return result;

The above implementation uses a for loop. So, we sequentially multiply vector elements and then accumulate the resulting products in a local variable called result.

Calculating Dot Product Using Neon Intrinsics

To modify the dotProduct function to benefit from Neon intrinsics, you need to split the for loop such that it will utilize data lanes. To do so, partition or vectorize the loop to operate on sequences of data during a single CPU cycle. These sequences are defined as vectors. However, to distinguish them from the vectors we use as inputs for the dot product, I’ll call these sequences register vectors.

With register vectors, you reduce the loop iterations such that, at every iteration, you multiply, then accumulate, multiple vector elements to calculate the dot product. The number of elements you can work with depends on the register layout.

The Arm Neon architecture uses a 64-bit or 128-bit register file (more info here). In a 64-bit case, you can work with either eight 8-bit, four 16-bit, or two 32-bit elements. In a 128-bit case, you can work with either sixteen 8-bit, eight 16-bit, four 32-bit, or two 64-bit elements.

To represent various register vectors, Neon intrinsics use the following name convention:

<type><size>x<number of lanes>_t

  • <type> is the data type (int, uint, float or poly).
  • <size> is the number of bits used for the data type (8, 16, 32, 64).
  • <number of lanes> defines how many lanes.

For example, int16x4_t will represent a vector register with 4 lanes of 16-bit integer elements, which is equivalent to a four-element int16 one-dimensional array (short[4]).

You don’t instantiate Neon intrinsic types directly. Instead, you use dedicated methods to load data from your arrays to CPU registers. The names of these methods start with vld. Note that method naming uses a convention similar to the one for type naming. All methods start with v, which is followed by a method short name (like ld for load), and the combination of a letter and a number of bits (for example, s16) to specify the input data type.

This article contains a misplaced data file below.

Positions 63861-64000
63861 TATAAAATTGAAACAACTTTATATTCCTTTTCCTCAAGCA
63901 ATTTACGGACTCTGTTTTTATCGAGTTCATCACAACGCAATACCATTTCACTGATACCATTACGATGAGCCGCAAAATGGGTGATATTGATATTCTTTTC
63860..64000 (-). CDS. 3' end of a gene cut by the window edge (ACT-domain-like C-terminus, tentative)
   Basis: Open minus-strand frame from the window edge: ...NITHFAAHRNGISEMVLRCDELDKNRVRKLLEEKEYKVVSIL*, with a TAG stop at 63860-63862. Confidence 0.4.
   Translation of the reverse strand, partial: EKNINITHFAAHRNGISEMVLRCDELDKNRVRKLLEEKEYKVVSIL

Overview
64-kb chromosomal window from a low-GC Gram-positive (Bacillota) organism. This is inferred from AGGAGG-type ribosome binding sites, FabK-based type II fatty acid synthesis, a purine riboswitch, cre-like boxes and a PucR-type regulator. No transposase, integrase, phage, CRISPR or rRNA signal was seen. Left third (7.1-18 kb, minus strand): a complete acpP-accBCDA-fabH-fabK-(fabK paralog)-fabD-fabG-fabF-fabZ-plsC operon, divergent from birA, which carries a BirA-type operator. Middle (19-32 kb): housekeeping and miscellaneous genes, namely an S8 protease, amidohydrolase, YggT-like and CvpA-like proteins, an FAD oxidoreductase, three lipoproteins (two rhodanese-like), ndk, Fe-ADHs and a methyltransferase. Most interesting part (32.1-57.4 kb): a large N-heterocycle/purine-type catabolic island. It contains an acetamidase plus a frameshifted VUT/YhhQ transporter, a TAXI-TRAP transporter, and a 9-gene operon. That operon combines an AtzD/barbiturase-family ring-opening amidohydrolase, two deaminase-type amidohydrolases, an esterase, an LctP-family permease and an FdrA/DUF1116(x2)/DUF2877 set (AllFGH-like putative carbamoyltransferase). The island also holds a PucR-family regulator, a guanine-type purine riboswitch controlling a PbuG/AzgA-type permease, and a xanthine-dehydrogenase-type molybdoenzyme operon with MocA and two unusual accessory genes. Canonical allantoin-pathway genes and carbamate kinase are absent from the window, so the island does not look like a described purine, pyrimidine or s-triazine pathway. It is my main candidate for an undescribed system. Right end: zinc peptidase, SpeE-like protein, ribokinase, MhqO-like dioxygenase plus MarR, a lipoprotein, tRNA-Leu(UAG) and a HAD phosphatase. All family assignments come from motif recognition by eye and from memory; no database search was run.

Neon intrinsics directly correspond to the assembly instructions.

int dotProductNeon(short* vector1, short* vector2, short len) {
	const short transferSize = 4;
	short segments = len / transferSize;
	// 4-element vector of zeros
	int32x4_t partialSumsNeon = vdupq_n_s32(0);
	// Main loop (note that loop index goes through segments)
	for(short i = 0; i < segments; i++) {
    		// Load vector elements to registers
    	short offset = i * transferSize;
       	int16x4_t vector1Neon = vld1_s16(vector1 + offset);
    	int16x4_t vector2Neon = vld1_s16(vector2 + offset);
    		// Multiply and accumulate: partialSumsNeon += vector1Neon * vector2Neon
    	partialSumsNeon = vmlal_s16(partialSumsNeon, vector1Neon, vector2Neon);
	// Store partial sums
	int partialSums[transferSize];
	vst1q_s32(partialSums, partialSumsNeon);
	// Sum up partial sums
	int result = 0;
	for(short i = 0; i < transferSize; i++) {
    		result += partialSums[i];
	return result;

Here, to load data from memory, I use the vld1_s16 method. This method loads four elements from the array of shorts (signed 16-bit integers or s16 for short) to the CPU registers.

Once the elements are in the CPU registers, I add them using the vmlal (multiply and accumulate) method. This method adds elements from two arrays and accumulates the result in a third array.

Here, this array is stored within the partialSumsNeon variable. To initialize this variable, I used the vdupq_n_s32 (duplicate) method, which sets all CPU registers to the specific value. In this case, the value is 0. It’s the vectorized equivalent of writing int sum = 0.

Once all the loop iterations complete, you need to store the resulting sums back to memory. You can either read the results element by element using vget_lane methods, or store the whole vector using vst methods. I use the second option.

Once the partial sums are back in memory, I sum them to get the final result.